On software improvement

Modernizing a 6 year old application
May 17, 2016 by Michael

As you may know, I’m running the daily photo project Daily Fratze for more then 10 years now. What started as a simple PHP script in the late summer of 2005 grow into a Ruby On Rails application during 2006 and in 2010 i started writing the current version in Java, based on the Spring Framework. During those all those years, my database model stayed practically the same and has mostly seen additions so far.

I may have written it before, but Ruby On Rails was, despite all its hype, an eye opener for me. I was so deeply into desktop software, i really had no clue how to write web applications at that time and visiting some courses explaining J2EE (which Java EE was called backed then) didn’t help a lot, quite the contrary.

My love with Ruby On Rails last for over 3 years but our relationship broke eventually as I faced the several migrations from Rails 1.1 to 1.2, several 2.x and finally to 2.3 that really hurt though I did things as “in the book”.

The codebase I started in December 2010 is pretty much the same and something I’m only proud of as it was my way to come up with something like this and other stuff I do for a living.

Otherwise I wouldn’t really code anymore like this.

The last 1,5 years I didn’t do much on the site. I regularly updated some projects that have been extracted from the application but that was pretty much it. I put time into my Java User Group, the biking site and especially and certainly most rewarding, my family.

If you leave a software alone it ages and often not in good shape. If you skip a version of the libraries you’re using and then some you’ll often find yourself in a trap where one upgrade lead to dozens of others and minor upgrades that would bring security fixes and the likes leads to all kind of problems.

It didn’t come this far with Daily Fratze, i was only one version behind until last weekend, but this is how it starts.

Through my work with Spring Boot the last 2 years my first intuition was something like “Throw all but the entities away and start from scratch with boot” and I actually have 2 version of a new application floating around. One I started in December 2014 / January 2015 but abandoned very soon. The turn of the year 2014 to 2015 wasn’t a good time for me. I was highly depressed and for the first time in my life took an antidepressant and not only self-educated myself with beer. The question why programmers so often tend to run into this kind of problems is worth at least one another blogpost.

After somewhat finishing my biking application by even co-writing a book about it, i needed something new todo and startet a second try rewriting Daily Fratze from scratch and actually had some nice results this March.

But then I listened to Gernots Talk about the aim42 software architecture improvement method which needed some weeks to sink…

…and lead to asking myself the following questions

  • What are the main problems?
  • I’m I still happy with the UI or more specific (my) UX?
  • What is the cost on my family life creating a really complex and feature rich thing like the one I have again?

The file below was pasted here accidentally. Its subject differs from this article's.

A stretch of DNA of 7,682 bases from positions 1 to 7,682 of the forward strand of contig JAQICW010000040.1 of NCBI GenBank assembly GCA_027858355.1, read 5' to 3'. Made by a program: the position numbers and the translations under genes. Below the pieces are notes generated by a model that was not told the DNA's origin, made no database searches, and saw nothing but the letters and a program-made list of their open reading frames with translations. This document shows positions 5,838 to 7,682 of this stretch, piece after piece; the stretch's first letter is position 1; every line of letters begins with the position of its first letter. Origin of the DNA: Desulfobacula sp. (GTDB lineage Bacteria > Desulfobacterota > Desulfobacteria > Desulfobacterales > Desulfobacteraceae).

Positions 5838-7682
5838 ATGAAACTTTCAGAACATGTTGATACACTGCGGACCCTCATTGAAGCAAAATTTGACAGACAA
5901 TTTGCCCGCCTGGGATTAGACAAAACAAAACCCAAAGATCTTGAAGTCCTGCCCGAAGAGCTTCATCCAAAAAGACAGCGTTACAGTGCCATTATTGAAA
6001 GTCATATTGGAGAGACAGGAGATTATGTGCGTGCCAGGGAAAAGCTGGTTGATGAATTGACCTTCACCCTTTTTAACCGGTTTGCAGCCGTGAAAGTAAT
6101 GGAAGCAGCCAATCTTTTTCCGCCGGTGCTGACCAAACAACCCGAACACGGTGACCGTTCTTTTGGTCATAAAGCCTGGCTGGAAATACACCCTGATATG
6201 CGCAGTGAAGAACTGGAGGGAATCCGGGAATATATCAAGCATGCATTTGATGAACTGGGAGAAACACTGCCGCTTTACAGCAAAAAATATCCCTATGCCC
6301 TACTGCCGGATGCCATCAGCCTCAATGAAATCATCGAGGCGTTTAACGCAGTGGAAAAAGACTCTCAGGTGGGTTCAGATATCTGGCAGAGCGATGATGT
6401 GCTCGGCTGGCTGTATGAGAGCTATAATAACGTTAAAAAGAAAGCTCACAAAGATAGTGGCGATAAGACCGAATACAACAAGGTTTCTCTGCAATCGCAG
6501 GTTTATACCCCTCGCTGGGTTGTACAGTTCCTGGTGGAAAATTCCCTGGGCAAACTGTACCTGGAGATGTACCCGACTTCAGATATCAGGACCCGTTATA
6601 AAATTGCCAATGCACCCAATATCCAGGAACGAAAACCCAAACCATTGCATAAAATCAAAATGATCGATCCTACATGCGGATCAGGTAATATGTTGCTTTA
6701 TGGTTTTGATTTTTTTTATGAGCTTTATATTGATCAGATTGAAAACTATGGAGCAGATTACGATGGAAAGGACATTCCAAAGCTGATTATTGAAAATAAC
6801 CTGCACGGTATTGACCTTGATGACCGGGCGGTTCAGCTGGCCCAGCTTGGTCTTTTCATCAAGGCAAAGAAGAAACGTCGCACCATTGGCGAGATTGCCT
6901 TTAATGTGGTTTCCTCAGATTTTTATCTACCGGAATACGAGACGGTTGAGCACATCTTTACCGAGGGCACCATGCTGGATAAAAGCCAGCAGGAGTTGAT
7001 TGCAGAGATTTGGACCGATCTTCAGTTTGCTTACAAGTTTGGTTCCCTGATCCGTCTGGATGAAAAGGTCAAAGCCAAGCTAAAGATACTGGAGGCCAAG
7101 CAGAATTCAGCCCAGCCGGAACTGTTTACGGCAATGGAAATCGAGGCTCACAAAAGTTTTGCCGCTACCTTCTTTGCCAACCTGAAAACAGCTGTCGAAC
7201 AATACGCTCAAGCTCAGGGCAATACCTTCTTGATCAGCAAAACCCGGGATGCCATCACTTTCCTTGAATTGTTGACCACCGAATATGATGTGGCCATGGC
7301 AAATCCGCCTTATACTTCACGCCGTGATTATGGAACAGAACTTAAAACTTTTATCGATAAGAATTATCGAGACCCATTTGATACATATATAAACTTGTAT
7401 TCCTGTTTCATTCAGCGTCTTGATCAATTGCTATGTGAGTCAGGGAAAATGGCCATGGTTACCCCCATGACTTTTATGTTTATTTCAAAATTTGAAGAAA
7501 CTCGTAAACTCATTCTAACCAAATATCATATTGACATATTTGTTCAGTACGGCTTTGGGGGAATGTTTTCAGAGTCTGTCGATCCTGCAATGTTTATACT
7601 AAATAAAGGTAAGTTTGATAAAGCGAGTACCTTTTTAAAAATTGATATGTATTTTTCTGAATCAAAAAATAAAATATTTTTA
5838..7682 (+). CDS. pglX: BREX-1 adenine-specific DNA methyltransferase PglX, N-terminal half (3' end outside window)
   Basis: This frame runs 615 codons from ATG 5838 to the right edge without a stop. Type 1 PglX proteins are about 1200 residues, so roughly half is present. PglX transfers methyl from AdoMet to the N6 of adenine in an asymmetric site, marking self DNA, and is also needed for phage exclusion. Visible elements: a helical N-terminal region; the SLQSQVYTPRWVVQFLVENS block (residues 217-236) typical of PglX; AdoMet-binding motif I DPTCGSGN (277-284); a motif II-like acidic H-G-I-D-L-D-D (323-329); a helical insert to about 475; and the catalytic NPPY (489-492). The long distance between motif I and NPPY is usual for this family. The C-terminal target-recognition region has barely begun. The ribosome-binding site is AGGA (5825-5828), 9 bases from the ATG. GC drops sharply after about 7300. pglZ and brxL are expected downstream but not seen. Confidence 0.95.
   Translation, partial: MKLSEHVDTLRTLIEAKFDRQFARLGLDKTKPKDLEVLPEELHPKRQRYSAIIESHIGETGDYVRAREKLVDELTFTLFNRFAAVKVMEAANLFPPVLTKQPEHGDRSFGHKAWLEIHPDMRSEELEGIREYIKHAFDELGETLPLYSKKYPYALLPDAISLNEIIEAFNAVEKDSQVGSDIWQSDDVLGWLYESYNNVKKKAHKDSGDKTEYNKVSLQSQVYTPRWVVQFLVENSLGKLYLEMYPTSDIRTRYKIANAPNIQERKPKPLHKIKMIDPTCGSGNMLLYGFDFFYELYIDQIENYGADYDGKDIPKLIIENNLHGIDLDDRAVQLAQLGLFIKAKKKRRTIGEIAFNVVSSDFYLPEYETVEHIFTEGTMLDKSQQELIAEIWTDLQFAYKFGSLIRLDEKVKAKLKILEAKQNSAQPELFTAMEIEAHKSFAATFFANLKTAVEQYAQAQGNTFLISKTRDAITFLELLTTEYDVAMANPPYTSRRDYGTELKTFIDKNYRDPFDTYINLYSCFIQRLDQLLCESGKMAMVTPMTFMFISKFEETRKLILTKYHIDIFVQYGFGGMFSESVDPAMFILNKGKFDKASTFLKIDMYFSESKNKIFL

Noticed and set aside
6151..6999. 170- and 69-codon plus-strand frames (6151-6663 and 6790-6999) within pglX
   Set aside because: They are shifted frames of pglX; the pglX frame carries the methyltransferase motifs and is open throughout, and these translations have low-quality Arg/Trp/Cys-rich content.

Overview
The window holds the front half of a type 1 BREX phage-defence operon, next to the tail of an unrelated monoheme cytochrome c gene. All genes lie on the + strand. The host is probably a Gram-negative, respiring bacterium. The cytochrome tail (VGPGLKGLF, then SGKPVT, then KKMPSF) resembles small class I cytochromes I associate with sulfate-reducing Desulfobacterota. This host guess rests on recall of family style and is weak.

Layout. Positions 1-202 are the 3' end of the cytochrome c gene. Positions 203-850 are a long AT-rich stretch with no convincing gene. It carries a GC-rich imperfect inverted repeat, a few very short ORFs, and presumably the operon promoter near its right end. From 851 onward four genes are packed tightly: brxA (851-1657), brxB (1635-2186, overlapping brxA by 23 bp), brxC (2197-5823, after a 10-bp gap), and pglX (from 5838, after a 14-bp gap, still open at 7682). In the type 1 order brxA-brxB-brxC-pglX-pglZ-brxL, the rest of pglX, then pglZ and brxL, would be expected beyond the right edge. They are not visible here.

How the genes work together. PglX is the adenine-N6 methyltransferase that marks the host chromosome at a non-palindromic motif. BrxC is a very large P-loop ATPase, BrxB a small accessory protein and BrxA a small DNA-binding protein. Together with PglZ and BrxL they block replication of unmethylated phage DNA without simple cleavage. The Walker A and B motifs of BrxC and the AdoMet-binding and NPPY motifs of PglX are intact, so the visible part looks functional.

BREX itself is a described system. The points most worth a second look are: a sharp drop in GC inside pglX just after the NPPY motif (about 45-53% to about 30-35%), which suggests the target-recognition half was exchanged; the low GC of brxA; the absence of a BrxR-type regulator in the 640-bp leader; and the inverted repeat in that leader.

• Can a brownfield project teach something I cannot learn on greenfield?

Outdated dependencies can become Daily Fratzes main problems. The UI, which pretty obviously has 2010/2011 style just works fine for me. It isn’t responsive in todays sense, but works better than half the Bootstrap based themes I tried and has less bloat. Yeah, it’s mostly still server side rendered HTML but guess what, I like it that way.

That leads to second: Yes, it does all the things I want and most of the stuff my faithful users want and are accustomed to.

The impact to my personal life was immense in March and April. Before going on a 9 days bike trip I was again at the edge of burnout. Working 9 to 10 hours a day, being a father and then coding until late after midnight takes its toll. Been there, done that. Don’t want to be there again.

And last and most important: As much as I dislike the way I programmed 5 years ago, I was the one writing down most of the requirements, listend to users and implemented it. So I know what is down there and I can change it for the better without the dead weight of not knowing why stuff is there.

Some weeks ago, on my bike in Denmark, I made the decision to stop working on a new version and made the old one a better one.

I started by upgrading all the dependencies (apart from the ORM, where I have to touch to many queries) and reduce most obvious coding style flaws.

That version went live on the weekend and already is faster:

First and immanent problem solved and fixed several bugs that neither me or a user has noticed before on the way.

The next thing on my list is: Writing real tests. I had no clue how to really do this 6 years ago. The tests I have crap and much of the code isn’t actually testable right now. So writing tests and changing stuff to actually be able to will have a significant impact.

So far, I’m really happy with my decision. My problem isn’t on the surface, I’m happy with the UI. And I’m happy with the algorithms I wrote. I’m not happy the way I wrapped them, packaged them and so on.

Gernots hint on stepping back and having a look at the bigger picture is of great value and even if its a pretty obvious hint, we rarely do this if we have the “start from scratch” option at our hands.

One comment

  1. Gernot Starke wrote:

    Michael, thx for the post – I appreciate you could take some ideas from my talk and aim42.

    Posted on May 31, 2016 at 10:46 AM | Permalink
Post a Comment

Your email is never published nor shared. Required fields are marked *